Production of Ethanol From Newly Developed and Improved Winter Barley Cultivars

Appl Biochem Biotechnol. 2017 May;182(1):400-410. doi: 10.1007/s12010-016-2334-y. Epub 2016 Nov 23.


Winter barley has attracted strong interest as a potential feedstock for fuel ethanol production in regions with mild winter climate such as the mid-Atlantic and northeastern USA. Ten recently developed and improved winter barley cultivars and breeding lines including five hulled and five hull-less lines were experimentally evaluated for potential ethanol production. The five hulled barley lines included three released cultivars (Thoroughbred, Atlantic, and Secretariat) and two breeding lines (VA09B-34 and VA11B-4). The five hull-less lines also included three released cultivars (Eve, Dan, and Amaze 10) and two breeding lines (VA08H-65 and VA13H-34). On the average, the hull-less barley cultivars produced more ethanol per unit mass because of their higher starch and β-glucan contents. However, since the hulled barley cultivars had higher agronomic yield, the potential ethanol production per acre of land for the two types were approximately equal. Among the ten cultivars tested, the hull-less cultivar Amaze 10 was the best one for ethanol production. The ethanol yield values obtained for this cultivar were 2.61 gal per bushel and 292 gal per acre.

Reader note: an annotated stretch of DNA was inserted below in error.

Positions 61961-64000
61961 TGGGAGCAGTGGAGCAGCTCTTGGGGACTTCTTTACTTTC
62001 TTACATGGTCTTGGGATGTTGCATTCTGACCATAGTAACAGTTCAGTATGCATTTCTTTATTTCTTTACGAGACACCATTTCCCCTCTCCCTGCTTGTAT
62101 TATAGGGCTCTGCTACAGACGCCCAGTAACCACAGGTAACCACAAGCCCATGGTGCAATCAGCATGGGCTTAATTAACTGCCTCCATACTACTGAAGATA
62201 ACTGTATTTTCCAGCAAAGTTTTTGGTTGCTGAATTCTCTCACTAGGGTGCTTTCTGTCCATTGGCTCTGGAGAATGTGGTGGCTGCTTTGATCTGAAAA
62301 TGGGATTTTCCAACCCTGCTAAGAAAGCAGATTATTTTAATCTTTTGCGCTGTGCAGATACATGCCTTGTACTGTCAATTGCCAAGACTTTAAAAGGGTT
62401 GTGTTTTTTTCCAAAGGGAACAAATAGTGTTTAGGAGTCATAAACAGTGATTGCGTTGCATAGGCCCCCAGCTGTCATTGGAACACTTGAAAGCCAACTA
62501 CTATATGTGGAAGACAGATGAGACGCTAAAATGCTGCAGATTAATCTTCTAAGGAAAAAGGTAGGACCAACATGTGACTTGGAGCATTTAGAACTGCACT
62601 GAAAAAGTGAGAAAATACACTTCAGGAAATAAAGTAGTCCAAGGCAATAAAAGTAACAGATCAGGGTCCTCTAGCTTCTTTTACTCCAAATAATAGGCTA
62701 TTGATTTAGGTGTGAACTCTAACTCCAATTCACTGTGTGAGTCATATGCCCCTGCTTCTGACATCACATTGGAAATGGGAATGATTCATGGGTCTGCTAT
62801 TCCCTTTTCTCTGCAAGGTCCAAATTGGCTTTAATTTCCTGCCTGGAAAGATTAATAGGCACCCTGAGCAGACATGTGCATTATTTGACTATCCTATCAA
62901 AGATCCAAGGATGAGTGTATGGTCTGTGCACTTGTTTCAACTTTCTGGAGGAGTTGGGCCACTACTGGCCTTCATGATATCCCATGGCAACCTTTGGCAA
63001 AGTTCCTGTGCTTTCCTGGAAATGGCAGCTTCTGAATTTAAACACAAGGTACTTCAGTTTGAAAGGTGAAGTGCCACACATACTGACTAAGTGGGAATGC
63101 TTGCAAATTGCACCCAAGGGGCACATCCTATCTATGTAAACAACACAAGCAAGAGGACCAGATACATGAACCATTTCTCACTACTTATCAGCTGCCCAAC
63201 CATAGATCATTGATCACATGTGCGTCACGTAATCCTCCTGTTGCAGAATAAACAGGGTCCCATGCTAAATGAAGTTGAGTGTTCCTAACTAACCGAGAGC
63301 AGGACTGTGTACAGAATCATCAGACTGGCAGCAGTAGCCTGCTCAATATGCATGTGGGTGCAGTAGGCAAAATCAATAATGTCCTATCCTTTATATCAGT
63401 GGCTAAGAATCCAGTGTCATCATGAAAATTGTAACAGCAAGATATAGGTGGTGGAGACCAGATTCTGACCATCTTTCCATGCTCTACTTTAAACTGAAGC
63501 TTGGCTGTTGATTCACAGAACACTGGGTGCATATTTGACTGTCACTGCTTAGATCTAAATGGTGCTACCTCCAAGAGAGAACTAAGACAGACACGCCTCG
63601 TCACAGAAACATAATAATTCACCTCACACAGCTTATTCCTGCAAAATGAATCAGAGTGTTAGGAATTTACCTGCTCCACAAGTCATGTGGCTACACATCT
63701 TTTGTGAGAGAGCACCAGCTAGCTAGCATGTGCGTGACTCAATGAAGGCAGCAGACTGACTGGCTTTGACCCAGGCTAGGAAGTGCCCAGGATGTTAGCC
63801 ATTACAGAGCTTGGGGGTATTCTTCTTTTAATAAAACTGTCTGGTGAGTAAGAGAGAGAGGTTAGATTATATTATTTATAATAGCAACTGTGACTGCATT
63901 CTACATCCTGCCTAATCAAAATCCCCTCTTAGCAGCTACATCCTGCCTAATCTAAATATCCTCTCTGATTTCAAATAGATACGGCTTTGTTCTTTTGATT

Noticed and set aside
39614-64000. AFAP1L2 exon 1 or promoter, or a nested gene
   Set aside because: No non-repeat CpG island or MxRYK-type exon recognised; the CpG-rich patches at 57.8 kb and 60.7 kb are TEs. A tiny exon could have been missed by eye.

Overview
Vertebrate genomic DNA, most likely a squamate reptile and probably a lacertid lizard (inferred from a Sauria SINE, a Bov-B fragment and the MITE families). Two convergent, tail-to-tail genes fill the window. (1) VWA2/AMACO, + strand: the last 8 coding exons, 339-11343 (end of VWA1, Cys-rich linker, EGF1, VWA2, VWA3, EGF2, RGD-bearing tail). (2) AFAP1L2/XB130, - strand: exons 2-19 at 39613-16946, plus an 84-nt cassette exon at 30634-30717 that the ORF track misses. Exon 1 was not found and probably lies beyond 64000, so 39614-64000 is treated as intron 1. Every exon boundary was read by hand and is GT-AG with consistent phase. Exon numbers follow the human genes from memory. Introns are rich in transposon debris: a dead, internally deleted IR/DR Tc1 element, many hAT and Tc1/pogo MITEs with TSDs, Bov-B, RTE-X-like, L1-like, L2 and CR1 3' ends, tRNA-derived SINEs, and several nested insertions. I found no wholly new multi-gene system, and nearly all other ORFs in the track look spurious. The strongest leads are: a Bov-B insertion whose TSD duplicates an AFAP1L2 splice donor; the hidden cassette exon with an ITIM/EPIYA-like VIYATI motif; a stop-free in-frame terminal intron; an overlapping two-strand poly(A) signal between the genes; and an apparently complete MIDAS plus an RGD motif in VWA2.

Keywords: Fermentation; Fuel ethanol; Starch hydrolysis; Winter barley; β-Glucan hydrolysis.

MeSH terms

  • Biofuels*
  • Ethanol / metabolism*
  • Fermentation
  • Glycoside Hydrolases / chemistry
  • Hordeum / chemistry*
  • Hordeum / growth & development
  • Hordeum / metabolism
  • Plant Breeding
  • Recombinant Proteins / chemistry
  • Seasons
  • Starch / chemistry*
  • alpha-Amylases / chemistry
  • beta-Glucans / chemistry*
  • beta-Glucosidase / chemistry


  • Biofuels
  • Recombinant Proteins
  • beta-Glucans
  • Ethanol
  • Starch
  • Glycoside Hydrolases
  • alpha-Amylases
  • beta-Glucosidase
  • licheninase